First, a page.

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Polyrhachis armarta

Polyrhachis armarta

     The workers of this species are about a cm in size and have an unusual deep matt black colour. Their Latin species name ‘armarta’ is a very appropriate description of them, as the workers have a strong armour-clad appearance.

     They live in deciduous forest habitats where they form long trails foraging in trees and along the ground. They feed on any dead insects they can find, and secretions of sap-sucking insects.

     They have two long ‘thorns’ at the back of their thorax which helps protect them from predators such as lizards and birds. If a predator attempts to eat an ant the thorns get stuck in the predator’s mouth, and they are then usually spat out. Because they are protected by their spine’s they are able to forage during the day, when many other species hide in fear of predators such as birds.

     The queens are just slightly larger than the workers and found colonies independently. They will start their colony under a piece of loose bark, inside a curled leaf, or in a small chamber in rotten wood. When their eggs hatch the queens will frequently leave their foundation chamber to forage. Sometimes queens will group together to form colonies.

     As the colony increases in size, they will move higher up the tree and create a carton type nest, constructed with chewed up bark and pieces of plant debris. Mature nests can be the size of a football and are usually found attached to the side of trees or inside hollow logs. They are well camouflaged and blend in with the tree’s natural trunk colour and form.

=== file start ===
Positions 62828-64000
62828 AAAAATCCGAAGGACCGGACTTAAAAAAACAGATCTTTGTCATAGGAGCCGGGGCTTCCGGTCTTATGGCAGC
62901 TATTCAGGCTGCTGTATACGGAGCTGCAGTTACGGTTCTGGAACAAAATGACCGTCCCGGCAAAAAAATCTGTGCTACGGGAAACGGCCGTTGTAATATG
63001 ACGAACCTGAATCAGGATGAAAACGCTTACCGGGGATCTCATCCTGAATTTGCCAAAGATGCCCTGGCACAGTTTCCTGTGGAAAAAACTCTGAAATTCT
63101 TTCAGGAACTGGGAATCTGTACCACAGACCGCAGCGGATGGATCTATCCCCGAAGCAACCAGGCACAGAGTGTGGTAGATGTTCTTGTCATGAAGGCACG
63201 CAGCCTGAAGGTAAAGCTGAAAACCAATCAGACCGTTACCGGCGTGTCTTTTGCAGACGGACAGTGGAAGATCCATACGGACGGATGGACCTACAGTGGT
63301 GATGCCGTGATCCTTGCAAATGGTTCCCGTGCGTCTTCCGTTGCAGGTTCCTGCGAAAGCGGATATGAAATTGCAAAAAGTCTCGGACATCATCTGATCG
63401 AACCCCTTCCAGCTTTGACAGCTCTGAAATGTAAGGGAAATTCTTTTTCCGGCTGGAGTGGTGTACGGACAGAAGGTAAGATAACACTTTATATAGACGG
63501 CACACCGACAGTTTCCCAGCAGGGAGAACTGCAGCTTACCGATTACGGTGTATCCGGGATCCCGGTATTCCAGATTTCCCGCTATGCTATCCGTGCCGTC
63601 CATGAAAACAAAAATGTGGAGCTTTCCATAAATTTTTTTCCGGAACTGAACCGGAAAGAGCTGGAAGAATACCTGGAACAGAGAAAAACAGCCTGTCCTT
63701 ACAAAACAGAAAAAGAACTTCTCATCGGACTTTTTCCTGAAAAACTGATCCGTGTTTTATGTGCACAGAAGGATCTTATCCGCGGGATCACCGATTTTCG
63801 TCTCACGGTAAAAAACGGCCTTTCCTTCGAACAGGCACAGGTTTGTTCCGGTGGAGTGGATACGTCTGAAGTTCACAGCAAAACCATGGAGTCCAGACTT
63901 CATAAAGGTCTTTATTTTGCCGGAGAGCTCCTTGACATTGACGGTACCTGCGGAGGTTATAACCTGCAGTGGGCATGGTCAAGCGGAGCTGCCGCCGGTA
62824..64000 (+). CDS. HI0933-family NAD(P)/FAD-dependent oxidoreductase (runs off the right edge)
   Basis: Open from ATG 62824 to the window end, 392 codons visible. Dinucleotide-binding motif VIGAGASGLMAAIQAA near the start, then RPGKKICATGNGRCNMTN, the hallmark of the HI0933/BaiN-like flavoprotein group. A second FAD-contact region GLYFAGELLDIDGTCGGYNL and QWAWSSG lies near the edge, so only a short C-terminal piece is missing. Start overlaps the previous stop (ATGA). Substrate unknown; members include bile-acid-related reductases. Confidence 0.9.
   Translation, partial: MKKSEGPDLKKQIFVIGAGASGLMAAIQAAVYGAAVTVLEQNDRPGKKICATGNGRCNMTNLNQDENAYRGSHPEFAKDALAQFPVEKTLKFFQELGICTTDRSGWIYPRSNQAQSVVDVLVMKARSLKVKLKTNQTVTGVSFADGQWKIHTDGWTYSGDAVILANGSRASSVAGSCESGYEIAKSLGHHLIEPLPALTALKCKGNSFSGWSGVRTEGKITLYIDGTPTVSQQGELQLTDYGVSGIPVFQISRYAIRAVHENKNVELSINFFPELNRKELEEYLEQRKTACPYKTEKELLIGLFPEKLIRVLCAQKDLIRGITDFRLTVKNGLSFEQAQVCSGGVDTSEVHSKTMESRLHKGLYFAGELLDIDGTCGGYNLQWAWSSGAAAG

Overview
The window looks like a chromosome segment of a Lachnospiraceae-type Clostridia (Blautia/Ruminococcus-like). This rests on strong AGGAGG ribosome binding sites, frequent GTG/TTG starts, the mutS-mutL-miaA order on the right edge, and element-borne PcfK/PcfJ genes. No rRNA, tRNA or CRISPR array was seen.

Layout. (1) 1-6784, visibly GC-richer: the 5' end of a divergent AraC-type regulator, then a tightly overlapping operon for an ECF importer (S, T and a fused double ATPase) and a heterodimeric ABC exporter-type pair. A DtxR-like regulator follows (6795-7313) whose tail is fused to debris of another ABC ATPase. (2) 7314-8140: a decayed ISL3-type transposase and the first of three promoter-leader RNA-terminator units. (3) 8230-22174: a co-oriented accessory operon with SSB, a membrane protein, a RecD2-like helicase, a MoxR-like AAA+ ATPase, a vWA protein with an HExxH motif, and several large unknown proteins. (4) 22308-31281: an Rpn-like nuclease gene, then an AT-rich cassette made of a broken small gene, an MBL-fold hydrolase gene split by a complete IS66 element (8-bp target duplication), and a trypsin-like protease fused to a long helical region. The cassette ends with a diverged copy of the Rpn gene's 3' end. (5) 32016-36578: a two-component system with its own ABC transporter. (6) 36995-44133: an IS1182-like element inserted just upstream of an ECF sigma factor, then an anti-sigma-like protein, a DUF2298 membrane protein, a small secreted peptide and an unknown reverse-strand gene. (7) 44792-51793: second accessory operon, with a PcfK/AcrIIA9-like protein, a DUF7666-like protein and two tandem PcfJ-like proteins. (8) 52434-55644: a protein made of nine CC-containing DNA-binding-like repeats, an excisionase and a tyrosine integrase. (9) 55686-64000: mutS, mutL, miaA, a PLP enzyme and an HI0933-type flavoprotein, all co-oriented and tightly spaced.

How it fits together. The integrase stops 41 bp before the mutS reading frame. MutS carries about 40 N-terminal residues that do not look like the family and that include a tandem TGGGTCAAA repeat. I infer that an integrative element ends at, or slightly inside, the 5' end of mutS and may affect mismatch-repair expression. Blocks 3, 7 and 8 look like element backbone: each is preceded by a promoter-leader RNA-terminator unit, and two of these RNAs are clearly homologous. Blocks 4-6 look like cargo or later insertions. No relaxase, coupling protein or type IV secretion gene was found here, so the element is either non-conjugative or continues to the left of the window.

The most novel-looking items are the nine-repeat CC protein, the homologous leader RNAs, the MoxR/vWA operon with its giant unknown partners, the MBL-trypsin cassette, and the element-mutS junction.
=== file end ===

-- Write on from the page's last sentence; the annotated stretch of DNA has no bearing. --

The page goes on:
Colonies can have multiple queens and mature colonies will have around a thousand workers. When a colony is disturbed, the workers rush out and attack, ejecting formic acid and the repugnant smell will repulse most predators. 

     Due to their natural arboreal habit, in captivity, their foraging area should be landscaped with a network of small branches. They can adapt to artificial observation nests, but these are best supported off the ground, preferably wedged amongst some of the stronger branches.


     Summary: An easy species to keep and feed, which is a good size and an unusual deep matt colour.

     However: Their preference to ‘nest’ off the ground means that you can not use the normal type of artificial nests to house them.


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